“There is this understanding that the Taliban are winning and are here to stay,” said Nargis Kassenova, director of the Central Asia program at the Davis Center for Russian and Eurasian Studies at Harvard University. . Taliban delegations have already made two trips to Turkmenistan this year, and during a visit in February Turkmen officials reportedly obtained assurances from the militant group that it would not target the country’s infrastructure projects in Afghanistan. Central Asian states “can work with the Taliban, but it would be better if they didn’t become that example [for local Islamist groups]”said Kassenova.
Security cooperation has long been the primary focus of the United States in its engagements in the region, and in many ways it will remain the primary focus. “Those goals really haven’t changed,” said Brig. General Duke Pirak, outgoing deputy director for strategy, plans and policy at US Central Command. “These efforts were really focused on territorial integrity, border security, sovereignty, those kinds of issues. And these are all things that are really important for stability in any environment, but obviously more and more important after the Afghan demotion. “
In late 2001, the United States established air bases in Uzbekistan and Kyrgyzstan to support the war in Afghanistan, but at the time, Washington’s relations with Russia and China were drastically different. “At the time, you had a rather quiet China and a somewhat favorable Russia,” said George Krol, former US ambassador to Kazakhstan and Uzbekistan. In the aftermath of the September 11 terrorist attacks, Russian President Vladimir Putin was eager to join the United States in the fight against terrorism and did not object to the United States seeking to establish bases in Central Asia, a region that the Kremlin and now sees as its backyard.
Washington now faces a radically different geopolitical landscape in the region, and experts are skeptical of the ability of the United States to establish a base in the region to counter the fallout from the end of the war in Afghanistan.
“I don’t see any of these countries doing it because they know the pressure they would be under from Russia and China,” Krol said. The United States’ role in the region is more likely to be limited to continued security cooperation, arms sales, and humanitarian aid. Russia has not mince words about its attitude towards a permanent US military presence in the region. In an interview with a Russian newspaper earlier this week, Russian Deputy Foreign Minister Sergei Ryabkov said Russia had strongly warned the United States and Central Asian countries against establishing any permanent US military presence in the region.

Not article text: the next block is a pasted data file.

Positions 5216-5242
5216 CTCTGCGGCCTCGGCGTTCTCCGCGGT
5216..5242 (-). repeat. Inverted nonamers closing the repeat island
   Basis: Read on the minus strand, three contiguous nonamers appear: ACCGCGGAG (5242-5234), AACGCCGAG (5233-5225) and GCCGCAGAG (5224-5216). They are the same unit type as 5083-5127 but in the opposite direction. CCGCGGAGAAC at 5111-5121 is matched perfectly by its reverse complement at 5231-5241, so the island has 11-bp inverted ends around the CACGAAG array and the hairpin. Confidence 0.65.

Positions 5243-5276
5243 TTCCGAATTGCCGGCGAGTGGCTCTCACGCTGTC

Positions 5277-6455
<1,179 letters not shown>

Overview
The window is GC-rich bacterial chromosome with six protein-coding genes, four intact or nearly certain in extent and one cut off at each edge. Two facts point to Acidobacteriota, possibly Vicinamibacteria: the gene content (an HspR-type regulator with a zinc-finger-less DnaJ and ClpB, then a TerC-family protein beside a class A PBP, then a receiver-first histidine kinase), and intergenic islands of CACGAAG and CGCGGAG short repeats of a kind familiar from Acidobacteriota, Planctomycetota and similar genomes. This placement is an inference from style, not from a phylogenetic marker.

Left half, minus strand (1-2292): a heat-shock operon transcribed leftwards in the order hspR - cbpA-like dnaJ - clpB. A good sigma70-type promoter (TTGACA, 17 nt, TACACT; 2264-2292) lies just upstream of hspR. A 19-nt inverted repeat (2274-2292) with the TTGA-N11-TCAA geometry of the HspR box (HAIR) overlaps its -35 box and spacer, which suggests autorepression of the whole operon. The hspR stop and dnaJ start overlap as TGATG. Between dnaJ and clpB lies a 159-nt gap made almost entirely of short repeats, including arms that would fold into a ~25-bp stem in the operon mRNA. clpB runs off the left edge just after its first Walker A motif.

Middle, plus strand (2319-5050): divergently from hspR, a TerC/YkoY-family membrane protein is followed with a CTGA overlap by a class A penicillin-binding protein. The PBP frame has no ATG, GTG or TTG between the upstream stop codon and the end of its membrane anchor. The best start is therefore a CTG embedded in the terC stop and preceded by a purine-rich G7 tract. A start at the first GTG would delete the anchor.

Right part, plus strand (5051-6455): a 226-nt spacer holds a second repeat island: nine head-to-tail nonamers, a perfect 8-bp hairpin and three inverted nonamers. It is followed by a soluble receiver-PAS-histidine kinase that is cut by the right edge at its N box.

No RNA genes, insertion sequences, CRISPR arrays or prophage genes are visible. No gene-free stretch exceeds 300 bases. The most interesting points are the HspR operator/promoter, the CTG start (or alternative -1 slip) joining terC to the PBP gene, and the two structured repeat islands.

Tajikistan is home to Russia’s largest foreign military base, near the Afghan border, and Moscow was to build its military capabilities in the region in recent years. Last week, Russian Foreign Minister Sergei Lavrov pledged that Russia would “do everything to prevent any aggressive action against our allies” in the region, and Tajikistan asked for support from the Treaty Organization’s military bloc. collective security led by Russia to answer any security questions. challenges emanating from Afghanistan.
Russia has a very real interest in ensuring that the Taliban and other extremist groups do not spill over into the region. With the exception of Turkmenistan, one of the most closed countries in the world, Russia has a visa-free travel regime with states in Central Asia. “They don’t want to see things come out of Afghanistan that cross Central Asia, which is essentially the soft underbelly of the Russian Federation,” said Krol, the former ambassador.
To further complicate matters, China has also quietly established a military outpost in eastern Tajikistan, near the confluence of the Afghan and Chinese borders, as Beijing seeks to prevent instability from seeping into its northern region. Xinjiang, where more than a million Uyghur Muslims have been detained under the pretext of an anti-terrorism campaign. The United States has called the crackdown genocide.
By dint of geography, Central Asia was for centuries the place of competition between the great powers. While the prospects for a new US base are slim, more Washington’s involvement in the region would likely be welcome, as countries there have been careful to balance Russia and China.
“There’s a reason they want another party here, but they don’t have much hope that we will have a long lifespan,” said Paul Stronski, senior researcher for the Russia and Eurasia program at the Carnegie Endowment for International. Peace.